We produce and develop leaf springs and parabolic springs for rail vehicles, wagons and locomitives according drawings or specifications.
The springs are manufactured according to the specifications, regulations and standards required by the customer in individual cases (e.g. DIN EN 14200 or UIC leaflets). Forged spring brackeds are generally used for standard springs in the freight waggon sector. For special springs like for passenger coaches, pioneer trains, locomotives or narrow-gauge railways, it is no longer possible to forge bundles in small quantities. In such cases we use burned spring brackeds. But here too, the quality is checked and ensured before using by the expansion test according to UIC 821.
Standard leaf springs / trapezoidal springs for freight wagons are still made from ribbed spring steel in the dimensions 120×16 according to EN10092-2 (formerly ribbed steel according to DIN 1570). However the dimensions 90×13 or 90×16 are still used for older types of springs. There are many springs, especially in the narrow gauge area, that require smaller dimensions. Here is often no possibility to obtain this dimension as ribbed spring steel. In such cases we manufacture the springs in consultation with the customer from flat spring steel with a pressed-in end rib. Similar to the ribbed spring steel, the end rib fulfills the function of guiding the spring leaves laterally.
Thanks to our large material store for ribbed and flat spring steel we have access to almost all the necessary dimensions. If the required dimension is not in stock we can usually create the desired cross-section by reworking (milling to width / grinding to thickness) out of an bigger dimension.
Parabolic springs for freight wagons are usually made of material 1.8159 / spring steel according to EN10089: 51CrV4 (formerly 50CrV4) in a width of 120 mm.
Leaf springs / trapezoid springs
The traditional leaf spring / trapezoidal spring consists of several stacked spring leaves of decreasing length. The contact surfaces of trapezoidal springs are greased (graphite-containing grease) before assembly. Standard springs for freight wagons generally consist of 8 or 9 spring leaves with a spring length of 1200 or 1400 mm (elongated dimension of the main spring leaf).
The main spring leaf or the so-called main layer, together with the spring bracked, ensures that the spring is guided in the vehicle. The main spring leaf can have different ends (see e.g. DIN 5542):
The classic leaf spring for freight cars is a single-stage spring. This means that there is only one load level and the spring has a linear force / displacement curve.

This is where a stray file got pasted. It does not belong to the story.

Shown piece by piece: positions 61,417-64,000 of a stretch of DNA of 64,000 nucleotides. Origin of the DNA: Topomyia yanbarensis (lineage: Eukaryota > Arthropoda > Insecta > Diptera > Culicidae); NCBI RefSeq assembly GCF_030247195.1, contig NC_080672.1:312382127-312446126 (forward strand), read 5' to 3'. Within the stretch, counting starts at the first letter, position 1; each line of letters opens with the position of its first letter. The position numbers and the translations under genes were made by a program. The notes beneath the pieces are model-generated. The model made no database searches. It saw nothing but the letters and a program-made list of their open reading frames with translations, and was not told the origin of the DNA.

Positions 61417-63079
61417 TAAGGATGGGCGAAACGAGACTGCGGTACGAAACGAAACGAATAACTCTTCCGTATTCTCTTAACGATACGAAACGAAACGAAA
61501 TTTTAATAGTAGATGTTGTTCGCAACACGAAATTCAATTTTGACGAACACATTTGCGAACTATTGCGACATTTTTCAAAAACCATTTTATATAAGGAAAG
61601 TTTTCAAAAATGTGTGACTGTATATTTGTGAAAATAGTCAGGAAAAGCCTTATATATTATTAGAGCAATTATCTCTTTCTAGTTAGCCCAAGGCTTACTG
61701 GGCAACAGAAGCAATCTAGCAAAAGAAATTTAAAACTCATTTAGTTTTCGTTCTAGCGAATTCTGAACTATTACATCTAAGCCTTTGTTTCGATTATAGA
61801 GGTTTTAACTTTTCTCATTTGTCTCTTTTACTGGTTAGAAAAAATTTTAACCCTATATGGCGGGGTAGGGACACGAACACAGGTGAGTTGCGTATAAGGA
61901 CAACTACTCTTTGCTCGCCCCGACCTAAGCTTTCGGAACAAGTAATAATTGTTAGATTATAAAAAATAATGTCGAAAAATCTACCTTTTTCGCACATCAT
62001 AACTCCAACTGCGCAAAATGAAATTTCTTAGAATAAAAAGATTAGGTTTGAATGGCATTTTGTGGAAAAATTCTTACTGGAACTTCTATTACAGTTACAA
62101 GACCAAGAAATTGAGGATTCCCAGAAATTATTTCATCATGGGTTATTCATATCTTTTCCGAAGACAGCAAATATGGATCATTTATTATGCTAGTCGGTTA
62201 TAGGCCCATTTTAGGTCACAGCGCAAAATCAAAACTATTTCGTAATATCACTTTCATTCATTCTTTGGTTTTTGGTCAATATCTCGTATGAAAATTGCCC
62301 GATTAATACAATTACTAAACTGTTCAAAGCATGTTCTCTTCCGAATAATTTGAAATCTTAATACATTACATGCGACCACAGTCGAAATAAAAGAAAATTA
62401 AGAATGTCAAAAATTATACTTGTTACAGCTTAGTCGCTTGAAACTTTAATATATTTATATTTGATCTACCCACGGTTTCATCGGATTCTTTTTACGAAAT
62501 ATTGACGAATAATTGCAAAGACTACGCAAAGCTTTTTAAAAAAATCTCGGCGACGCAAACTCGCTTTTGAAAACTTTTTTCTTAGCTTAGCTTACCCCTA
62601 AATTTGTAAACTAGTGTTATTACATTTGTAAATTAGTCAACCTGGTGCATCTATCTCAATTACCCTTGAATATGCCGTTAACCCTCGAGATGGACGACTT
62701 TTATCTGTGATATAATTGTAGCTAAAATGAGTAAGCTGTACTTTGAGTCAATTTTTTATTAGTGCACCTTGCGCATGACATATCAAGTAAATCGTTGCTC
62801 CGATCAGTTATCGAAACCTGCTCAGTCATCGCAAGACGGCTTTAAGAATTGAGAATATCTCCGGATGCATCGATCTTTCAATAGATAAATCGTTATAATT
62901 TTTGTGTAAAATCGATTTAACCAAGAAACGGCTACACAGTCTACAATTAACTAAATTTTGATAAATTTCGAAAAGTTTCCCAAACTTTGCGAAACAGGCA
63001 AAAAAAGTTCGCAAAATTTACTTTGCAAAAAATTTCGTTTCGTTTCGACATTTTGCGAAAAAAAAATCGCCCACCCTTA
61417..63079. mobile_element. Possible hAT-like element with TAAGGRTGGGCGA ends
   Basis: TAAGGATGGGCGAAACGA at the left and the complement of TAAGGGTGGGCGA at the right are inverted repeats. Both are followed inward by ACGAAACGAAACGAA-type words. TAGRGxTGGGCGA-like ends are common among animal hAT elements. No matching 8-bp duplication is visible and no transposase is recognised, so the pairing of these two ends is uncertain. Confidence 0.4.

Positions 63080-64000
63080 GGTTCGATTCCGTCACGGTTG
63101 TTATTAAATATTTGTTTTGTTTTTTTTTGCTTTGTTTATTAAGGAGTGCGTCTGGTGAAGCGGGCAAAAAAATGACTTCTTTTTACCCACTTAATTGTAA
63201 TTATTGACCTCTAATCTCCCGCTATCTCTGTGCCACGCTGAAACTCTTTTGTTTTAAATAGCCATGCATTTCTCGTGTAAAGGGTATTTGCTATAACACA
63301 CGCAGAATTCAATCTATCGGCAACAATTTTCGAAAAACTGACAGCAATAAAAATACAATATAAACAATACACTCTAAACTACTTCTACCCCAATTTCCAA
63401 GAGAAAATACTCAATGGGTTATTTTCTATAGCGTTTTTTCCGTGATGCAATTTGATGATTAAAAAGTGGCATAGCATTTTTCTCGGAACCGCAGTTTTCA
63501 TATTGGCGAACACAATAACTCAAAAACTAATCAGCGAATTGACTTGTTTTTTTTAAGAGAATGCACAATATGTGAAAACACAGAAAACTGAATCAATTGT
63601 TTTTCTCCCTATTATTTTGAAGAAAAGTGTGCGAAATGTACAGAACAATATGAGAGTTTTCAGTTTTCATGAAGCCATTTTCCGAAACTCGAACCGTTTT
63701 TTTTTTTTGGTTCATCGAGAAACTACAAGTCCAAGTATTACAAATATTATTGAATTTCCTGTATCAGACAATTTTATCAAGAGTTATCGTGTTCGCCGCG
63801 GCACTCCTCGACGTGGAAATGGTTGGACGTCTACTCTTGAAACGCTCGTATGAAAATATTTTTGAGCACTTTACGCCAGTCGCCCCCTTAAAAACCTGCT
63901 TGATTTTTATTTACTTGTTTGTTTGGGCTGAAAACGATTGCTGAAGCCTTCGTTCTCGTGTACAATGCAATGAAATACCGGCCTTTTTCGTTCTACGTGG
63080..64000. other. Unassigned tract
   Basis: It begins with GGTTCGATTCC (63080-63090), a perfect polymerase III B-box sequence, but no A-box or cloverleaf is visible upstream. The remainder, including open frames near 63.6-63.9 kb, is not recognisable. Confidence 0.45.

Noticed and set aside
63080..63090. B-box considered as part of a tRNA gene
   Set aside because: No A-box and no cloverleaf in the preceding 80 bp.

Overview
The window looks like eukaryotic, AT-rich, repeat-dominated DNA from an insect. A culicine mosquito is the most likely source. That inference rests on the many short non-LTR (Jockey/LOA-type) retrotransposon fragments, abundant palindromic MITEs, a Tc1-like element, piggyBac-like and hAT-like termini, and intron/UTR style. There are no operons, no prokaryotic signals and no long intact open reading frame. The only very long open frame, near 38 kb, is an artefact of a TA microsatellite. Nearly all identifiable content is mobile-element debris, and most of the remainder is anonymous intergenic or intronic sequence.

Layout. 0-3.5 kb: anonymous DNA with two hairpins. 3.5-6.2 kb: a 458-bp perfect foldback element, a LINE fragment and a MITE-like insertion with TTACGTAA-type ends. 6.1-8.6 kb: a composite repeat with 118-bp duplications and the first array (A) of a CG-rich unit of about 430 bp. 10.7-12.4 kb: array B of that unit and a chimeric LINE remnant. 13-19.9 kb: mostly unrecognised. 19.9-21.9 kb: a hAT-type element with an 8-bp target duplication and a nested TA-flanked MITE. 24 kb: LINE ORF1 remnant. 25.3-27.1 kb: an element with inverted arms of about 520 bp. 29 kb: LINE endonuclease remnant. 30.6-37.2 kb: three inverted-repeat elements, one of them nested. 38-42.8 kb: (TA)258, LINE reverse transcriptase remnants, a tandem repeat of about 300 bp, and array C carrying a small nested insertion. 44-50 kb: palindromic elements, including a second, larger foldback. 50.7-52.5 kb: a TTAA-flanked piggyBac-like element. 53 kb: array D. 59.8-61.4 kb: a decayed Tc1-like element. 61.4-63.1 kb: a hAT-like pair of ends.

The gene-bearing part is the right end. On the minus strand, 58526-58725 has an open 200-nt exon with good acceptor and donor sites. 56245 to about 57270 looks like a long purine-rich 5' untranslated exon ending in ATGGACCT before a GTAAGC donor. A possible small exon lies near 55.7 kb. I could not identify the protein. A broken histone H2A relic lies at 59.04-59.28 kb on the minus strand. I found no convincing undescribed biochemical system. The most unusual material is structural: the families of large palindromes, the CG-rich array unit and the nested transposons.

In most cases, the spring bracked of a leaf spring is pressed warm (glowing red).
A solvent-based paint or primer is recommended for corrosion protection in new production, as a water-based paint will not stick to the sides of the spring leaves if the grease residue of the graphite-containing fat is possible. In the area of repair / refurbishment, the leaf springs are usually preserved with Elaskon 20/35. In principle, however, the type of corrosion protection should always be agreed together.
Parabolic springs for rail vehicles consist of a few spring leaves of the same length (usually 4 to 5 leaves) with a constant width (standard width in the freight car area = 120mm). In the spring-effective area, the individual spring leaves are rolled out parabolically. This means that the leaf thickness between the spring bracked and the leaf end / contact surface follows the function of a square parabola as follows:
h(x) = thicknes of leaf; hP = hight of theoretical parabola; l = length of leaf (one side)
Since the leaf thickness would run towards zero due to the function towards the end of the spring arm, the non-resilient end area of the lower spring leaves is usually allowed to run out in a uniform leaf thickness in practice. In the main spring leaf, however, the area of the spring eye is kept somewhat thicker in practice than in the lower spring leaves due to the greater load in order to achieve a sufficient eye wall thickness.
Due to the special manufacturing process of these springs and the increase in residual stress due to shot peening under pre-tension, the spring leaves must not touch in this area and are structurally separated from each other by air gaps.
Probably the most commonly used form of parabolic spring in freight cars is the two-stage spring. This means that there are two load levels. The second load level does not apply from the beginning, but only takes effect from a defined load state.
The spring bracked of a parabolic spring is always pressed cold, since a warm pressed bracked can have a negative effect on the previously created residual stress.
In contrast to trapezoidal springs, the individual spring leaves of parabolic springs are already provided with corrosion protection before assembly. After assembly, the entire spring is then covered again with a covering layer. In principle, however, the type of corrosion protection should always be agreed together.
General recommendations for leaf springs / trapezoidal springs and parabolic springs for rail vehicles
we recommend repairs / refurbishments at: